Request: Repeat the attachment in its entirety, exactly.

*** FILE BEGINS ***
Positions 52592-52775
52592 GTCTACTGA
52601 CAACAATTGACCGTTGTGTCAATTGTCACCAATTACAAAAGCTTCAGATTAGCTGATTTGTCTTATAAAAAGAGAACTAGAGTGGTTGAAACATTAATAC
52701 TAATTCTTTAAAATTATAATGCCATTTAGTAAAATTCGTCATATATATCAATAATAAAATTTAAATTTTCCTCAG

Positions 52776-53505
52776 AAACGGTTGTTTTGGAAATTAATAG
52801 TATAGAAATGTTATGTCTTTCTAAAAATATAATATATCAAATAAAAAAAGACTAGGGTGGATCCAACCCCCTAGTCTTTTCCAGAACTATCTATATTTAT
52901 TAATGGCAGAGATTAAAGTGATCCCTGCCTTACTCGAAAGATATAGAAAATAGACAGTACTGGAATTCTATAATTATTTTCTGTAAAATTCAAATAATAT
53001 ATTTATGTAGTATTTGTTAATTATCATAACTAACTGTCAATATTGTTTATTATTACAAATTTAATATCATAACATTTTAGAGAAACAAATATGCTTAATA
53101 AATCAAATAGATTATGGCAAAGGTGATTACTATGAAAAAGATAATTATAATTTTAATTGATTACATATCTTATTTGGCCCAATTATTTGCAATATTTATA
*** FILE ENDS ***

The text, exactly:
Positions 52592-52775
52592 GTCTACTGA
52601 CAACAATTGACCGTTGTGTCAATTGTCACCAATTACAAAAGCTTCAGATTAGCTGATTTGTCTTATAAAAAGAGAACTAGAGTGGTTGAAACATTAATAC
52701 TAATTCTTTAAAATTATAATGCCATTTAGTAAAATTCGTCATATATATCAATAATAAAATTTAAATTTTCCTCAG

Positions 52776-53505
52776 AAACGGTTGTTTTGGAAATTAATAG
52801 TATAGAAATGTTATGTCTTTCTAAAAATATAATATATCAAATAAAAAAAGACTAGGGTGGATCCAACCCCCTAGTCTTTTCCAGAACTATCTATATTTAT
52901 TAATGGCAGAGATTAAAGTGATCCCTGCCTTACTCGAAAGATATAGAAAATAGACAGTACTGGAATTCTATAATTATTTTCTGTAAAATTCAAATAATAT
53001 ATTTATGTAGTATTTGTTAATTATCATAACTAACTGTCAATATTGTTTATTATTACAAATTTAATATCATAACATTTTAGAGAAACAAATATGCTTAATA
53101 AATCAAATAGATTATGGCAAAGGTGATTACTATGAAAAAGATAATTATAATTTTAATTGATTACATATCTTATTTGGCCCAATTATTTGCAATATTTATA